Global Politics

A powerful politician kills a bill that advocates say would have protected veterans


A bill introduced in the US Capitol would have put limits on where G.I. Bill funds could be spent.


Jim Bourg/Reuters

Earlier this month, two California representatives introduced a measure in Congress that would have closed a legal loophole that exempts G.I. Bill tuition assistance from federal education funding laws.

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As Congressman Mark Takano explained, "our amendment would help protect our veterans and active duty service members from for-profit colleges who use overly aggressive and deceptive recruiting and advertising practices to market to these brave men and women for the sole purpose of taking their G.I. Bill and tuition assistance benefits and putting in their pocket."

But a powerful politician promptly killed the bill.

Aaron Glantz, a reporter with the Center for Investigative Reporting, recently investigated the myriad ways for-profit colleges, like the University of Phoenix, take advantage of the G.I. Bill.

"There was more than $600 million in G.I. Bill money, just in California, that was meant to educate Iraq and Afghanistan veterans, but was instead going to for-profit schools that were providing a sub-standard education," Glantz says.

According to Glantz, nearly 300 schools — everything from unaccredited massage parlors and horseshoe academies, to corporate behemoths like the University of Phoenix — were receiving money through the G.I. Bill, but have done little to help educate veterans.

The University of Phoenix won’t say how many of its veterans graduate or find jobs, but the overall graduation rate at its San Diego campus is less than 15 percent, according to the U.S. Department of Education.

Glantz discovered that Congressman John Kline, the Republican chairman of the House Committee on Education and the Workforce, receives more campaign funds than any other member of Congress from the University of Phoenix's parent company, Apollo Education Group. Apollo is also Kline’s biggest campaign donor.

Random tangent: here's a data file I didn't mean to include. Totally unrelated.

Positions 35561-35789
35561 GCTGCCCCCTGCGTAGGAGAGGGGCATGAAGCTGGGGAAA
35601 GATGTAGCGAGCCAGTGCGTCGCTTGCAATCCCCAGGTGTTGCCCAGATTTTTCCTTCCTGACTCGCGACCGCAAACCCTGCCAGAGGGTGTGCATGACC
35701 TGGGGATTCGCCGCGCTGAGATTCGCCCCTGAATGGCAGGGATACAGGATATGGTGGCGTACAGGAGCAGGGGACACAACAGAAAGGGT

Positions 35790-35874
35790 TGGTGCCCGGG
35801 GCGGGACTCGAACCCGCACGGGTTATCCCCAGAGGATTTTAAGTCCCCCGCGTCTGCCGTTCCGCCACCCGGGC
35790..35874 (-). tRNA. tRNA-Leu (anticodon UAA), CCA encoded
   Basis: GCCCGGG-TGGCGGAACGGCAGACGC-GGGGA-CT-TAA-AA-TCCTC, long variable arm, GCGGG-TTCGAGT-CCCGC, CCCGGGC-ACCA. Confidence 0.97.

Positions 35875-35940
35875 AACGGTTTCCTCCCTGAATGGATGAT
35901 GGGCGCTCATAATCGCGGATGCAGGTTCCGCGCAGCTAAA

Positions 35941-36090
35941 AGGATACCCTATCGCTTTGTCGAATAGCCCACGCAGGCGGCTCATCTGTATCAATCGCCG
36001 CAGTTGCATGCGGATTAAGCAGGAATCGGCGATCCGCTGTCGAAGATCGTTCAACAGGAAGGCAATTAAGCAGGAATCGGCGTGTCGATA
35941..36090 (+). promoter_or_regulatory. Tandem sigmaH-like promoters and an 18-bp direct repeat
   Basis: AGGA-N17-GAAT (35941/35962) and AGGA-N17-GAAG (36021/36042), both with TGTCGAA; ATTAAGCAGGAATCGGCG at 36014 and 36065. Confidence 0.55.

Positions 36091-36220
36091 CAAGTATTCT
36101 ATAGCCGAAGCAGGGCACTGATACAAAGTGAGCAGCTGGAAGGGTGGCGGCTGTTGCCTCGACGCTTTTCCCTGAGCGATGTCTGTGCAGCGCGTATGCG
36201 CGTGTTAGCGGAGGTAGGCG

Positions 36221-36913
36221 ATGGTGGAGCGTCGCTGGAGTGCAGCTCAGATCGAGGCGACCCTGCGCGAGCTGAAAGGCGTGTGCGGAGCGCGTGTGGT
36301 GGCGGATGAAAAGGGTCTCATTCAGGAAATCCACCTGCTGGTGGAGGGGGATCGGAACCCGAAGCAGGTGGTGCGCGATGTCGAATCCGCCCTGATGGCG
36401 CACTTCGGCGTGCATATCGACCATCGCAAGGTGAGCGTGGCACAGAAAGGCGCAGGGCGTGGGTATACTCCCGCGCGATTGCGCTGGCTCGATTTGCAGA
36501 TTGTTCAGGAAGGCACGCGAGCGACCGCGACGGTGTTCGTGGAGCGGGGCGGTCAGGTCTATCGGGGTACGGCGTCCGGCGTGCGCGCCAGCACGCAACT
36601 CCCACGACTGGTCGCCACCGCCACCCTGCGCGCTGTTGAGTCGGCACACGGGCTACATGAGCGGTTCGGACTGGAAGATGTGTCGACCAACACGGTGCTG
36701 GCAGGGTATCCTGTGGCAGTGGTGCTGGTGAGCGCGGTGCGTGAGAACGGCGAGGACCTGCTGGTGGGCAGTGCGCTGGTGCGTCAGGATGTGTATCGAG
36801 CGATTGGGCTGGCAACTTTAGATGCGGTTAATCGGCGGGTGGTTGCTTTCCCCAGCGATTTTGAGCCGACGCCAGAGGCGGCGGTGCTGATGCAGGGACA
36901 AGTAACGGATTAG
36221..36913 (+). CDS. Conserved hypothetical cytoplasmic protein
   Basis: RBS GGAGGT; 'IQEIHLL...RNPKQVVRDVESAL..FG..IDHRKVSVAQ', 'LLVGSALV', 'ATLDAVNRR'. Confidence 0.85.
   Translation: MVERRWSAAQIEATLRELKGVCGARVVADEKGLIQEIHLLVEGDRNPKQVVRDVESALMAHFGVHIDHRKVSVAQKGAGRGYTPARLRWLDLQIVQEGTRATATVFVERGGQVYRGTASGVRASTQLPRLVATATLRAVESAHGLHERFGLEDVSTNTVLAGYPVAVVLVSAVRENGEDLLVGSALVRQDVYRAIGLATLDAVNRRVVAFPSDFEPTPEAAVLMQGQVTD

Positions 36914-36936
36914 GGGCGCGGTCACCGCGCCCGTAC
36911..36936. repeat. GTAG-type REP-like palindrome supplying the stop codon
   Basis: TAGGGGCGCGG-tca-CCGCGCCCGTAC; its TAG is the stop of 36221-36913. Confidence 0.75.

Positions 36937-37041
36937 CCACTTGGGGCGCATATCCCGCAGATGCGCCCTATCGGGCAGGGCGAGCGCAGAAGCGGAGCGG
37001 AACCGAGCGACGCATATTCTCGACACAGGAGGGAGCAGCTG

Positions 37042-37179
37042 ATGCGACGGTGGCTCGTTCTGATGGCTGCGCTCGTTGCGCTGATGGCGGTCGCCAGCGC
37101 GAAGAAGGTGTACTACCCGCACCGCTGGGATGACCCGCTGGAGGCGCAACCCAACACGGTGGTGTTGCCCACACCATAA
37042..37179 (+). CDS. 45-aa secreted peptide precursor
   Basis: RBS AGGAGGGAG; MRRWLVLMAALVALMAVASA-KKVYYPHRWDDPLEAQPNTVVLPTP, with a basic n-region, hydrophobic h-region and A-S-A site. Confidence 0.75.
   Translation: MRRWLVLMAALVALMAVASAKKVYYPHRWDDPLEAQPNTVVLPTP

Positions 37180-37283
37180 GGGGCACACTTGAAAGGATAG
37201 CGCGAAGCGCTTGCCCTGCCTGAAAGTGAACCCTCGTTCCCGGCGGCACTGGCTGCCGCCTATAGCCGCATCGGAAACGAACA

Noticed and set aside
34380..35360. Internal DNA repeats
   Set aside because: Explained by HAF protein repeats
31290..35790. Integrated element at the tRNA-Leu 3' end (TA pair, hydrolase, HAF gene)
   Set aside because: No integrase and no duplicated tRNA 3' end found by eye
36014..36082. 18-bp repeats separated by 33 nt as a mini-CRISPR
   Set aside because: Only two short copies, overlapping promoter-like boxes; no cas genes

Since Rep. Kline became the chairman of the committee on Education and the Workforce in 2011, Apollo has donated $48,000 to the congressman's campaign. Kline killed the California legislator's bill, which would have made it much tougher for Phoenix and other for-profit institutions to receive G.I. Bill funds.

"[Rep. Kline] ruled the bill out of order, and said it wasn't germane to the issue of financial aid," Glantz says. "He would not allow additional discussion."

Before the ruling was finalized, Congressman Kline said he also opposed the bill to close the legal loophole on its merits.

"Unfortunately, this amendment would restrict access to a host of educational opportunities, and many of those harmed would be our nation's veterans," Rep. Kline said. "Veterans are men and women who put their lives on the line in service of our country. They earned this benefit, and they should be allowed to utilize this benefit at an institution that best suits their personal and financial needs." 

Congressman Kline's spokesman told Glantz that the campaign donations did not influence the congressman’s decision. Congressman Kline did not respond to requests for comment.

Due to an editing error, a previous version of this story incorrectly stated who was responsible for killing the proposed legislation.

This interview was first aired on PRI's The Takeaway, where you're invited to join the American conversation.